After several serious outbreaks of fighting took place in 2011, German authorities decided to impose stiffer penalties on hooligans the following season, including a three- to 10-year bans. The low point was the end of a match in May of 2011 between second division squad Karlsruhe and third division team Ratisbon, where a melee left 75 people injured, including 18 police officers. German football teams were also required to increase security expenditure by 50 percent. Meanwhile, the government of Switzerland, after 10 round-table discussions, kicked the problem over to the different states and football clubs, while some football authorities there complained of proposed cookie-cutter solutions that they claimed would not work everywhere.

Russia, for its part, implemented a new “Fans Law” in January of 2014. The measure included bans, heavy fines and even incarceration for violators, although responsibility was placed on the shoulders of event organizers. The law prohibits spectators from bringing pyrotechnics, coloring substances, any signs of a political, Nazi, extremist or provocative nature, into stadiums. Fans are also not allowed to wear masks to hide their faces. It also restricts placards with insults or obscene images. Signs in foreign languages must have translations that are notarized or otherwise approved by the event organizers. A match in 2012 was left unfinished because fans had thrown smoke grenades onto the playing field.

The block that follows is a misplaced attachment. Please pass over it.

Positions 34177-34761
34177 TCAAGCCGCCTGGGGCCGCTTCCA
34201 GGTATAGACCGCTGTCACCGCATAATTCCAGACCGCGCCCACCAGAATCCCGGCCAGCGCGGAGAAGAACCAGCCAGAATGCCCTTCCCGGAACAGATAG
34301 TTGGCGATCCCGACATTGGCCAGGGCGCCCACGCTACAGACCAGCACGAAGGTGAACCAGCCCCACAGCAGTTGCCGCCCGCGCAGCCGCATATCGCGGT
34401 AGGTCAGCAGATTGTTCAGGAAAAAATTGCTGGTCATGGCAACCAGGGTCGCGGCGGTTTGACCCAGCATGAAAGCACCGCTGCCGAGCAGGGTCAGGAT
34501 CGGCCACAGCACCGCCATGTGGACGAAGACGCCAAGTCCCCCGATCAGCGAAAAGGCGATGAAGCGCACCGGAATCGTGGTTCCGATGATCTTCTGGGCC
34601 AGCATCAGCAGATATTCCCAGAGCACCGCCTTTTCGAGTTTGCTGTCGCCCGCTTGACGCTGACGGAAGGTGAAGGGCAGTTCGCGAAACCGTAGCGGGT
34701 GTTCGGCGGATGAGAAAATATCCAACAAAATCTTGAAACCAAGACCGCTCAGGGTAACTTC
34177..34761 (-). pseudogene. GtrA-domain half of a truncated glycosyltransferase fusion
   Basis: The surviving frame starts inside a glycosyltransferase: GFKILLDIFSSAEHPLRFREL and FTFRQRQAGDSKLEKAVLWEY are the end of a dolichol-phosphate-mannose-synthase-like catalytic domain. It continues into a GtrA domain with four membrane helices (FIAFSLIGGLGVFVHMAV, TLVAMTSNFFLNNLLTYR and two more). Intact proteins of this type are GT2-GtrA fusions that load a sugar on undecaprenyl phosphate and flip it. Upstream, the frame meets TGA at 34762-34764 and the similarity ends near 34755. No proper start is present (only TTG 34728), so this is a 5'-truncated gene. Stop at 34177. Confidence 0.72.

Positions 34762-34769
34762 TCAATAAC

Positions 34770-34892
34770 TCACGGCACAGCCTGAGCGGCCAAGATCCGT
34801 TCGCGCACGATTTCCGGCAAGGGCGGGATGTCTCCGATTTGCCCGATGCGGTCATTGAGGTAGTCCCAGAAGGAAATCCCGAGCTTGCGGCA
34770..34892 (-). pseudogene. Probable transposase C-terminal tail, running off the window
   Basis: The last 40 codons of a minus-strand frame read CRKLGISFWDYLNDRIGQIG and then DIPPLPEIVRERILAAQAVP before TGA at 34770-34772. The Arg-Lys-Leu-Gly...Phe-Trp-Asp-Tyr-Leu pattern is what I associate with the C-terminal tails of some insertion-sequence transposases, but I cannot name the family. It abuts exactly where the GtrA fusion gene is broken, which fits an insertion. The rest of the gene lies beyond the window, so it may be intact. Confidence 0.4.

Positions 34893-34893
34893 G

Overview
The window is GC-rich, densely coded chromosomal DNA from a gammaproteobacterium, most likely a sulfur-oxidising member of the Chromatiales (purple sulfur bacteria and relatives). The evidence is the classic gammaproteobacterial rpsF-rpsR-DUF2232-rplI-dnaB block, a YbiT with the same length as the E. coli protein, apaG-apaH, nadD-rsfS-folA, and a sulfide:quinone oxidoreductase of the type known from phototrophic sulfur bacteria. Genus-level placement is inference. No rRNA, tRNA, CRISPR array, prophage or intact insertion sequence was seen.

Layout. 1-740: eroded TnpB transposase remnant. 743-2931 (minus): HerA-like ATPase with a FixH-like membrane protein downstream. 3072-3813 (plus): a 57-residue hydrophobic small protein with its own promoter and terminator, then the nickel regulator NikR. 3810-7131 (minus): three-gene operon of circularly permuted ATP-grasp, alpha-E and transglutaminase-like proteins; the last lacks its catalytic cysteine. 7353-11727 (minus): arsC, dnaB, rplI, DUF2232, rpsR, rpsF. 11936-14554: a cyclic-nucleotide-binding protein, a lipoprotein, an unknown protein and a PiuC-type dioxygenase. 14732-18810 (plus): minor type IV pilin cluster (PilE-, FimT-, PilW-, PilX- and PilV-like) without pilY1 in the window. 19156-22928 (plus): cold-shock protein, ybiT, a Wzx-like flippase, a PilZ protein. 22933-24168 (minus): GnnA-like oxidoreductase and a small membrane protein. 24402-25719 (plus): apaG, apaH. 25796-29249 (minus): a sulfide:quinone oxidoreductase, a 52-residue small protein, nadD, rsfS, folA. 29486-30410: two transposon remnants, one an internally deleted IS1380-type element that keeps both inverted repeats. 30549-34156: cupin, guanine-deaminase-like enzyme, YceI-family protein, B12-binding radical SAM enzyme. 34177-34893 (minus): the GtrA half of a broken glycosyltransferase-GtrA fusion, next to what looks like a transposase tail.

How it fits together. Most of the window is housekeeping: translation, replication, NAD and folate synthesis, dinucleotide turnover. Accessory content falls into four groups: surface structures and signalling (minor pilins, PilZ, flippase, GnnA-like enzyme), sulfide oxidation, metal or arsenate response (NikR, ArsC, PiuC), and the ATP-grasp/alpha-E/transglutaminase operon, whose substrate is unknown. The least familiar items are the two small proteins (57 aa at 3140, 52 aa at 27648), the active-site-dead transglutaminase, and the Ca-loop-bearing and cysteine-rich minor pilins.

In some leagues, water bottle are not allowed inside the venue, or their caps are confiscated so that they may not be turned into missiles. Over the past 29 years, this writer has ben hit by coins, spark plugs, ball bearings, plastic cups, water bottles, cardboard fans, spit, sticks, toilet paper and other debris while doing commentary at various sporting events.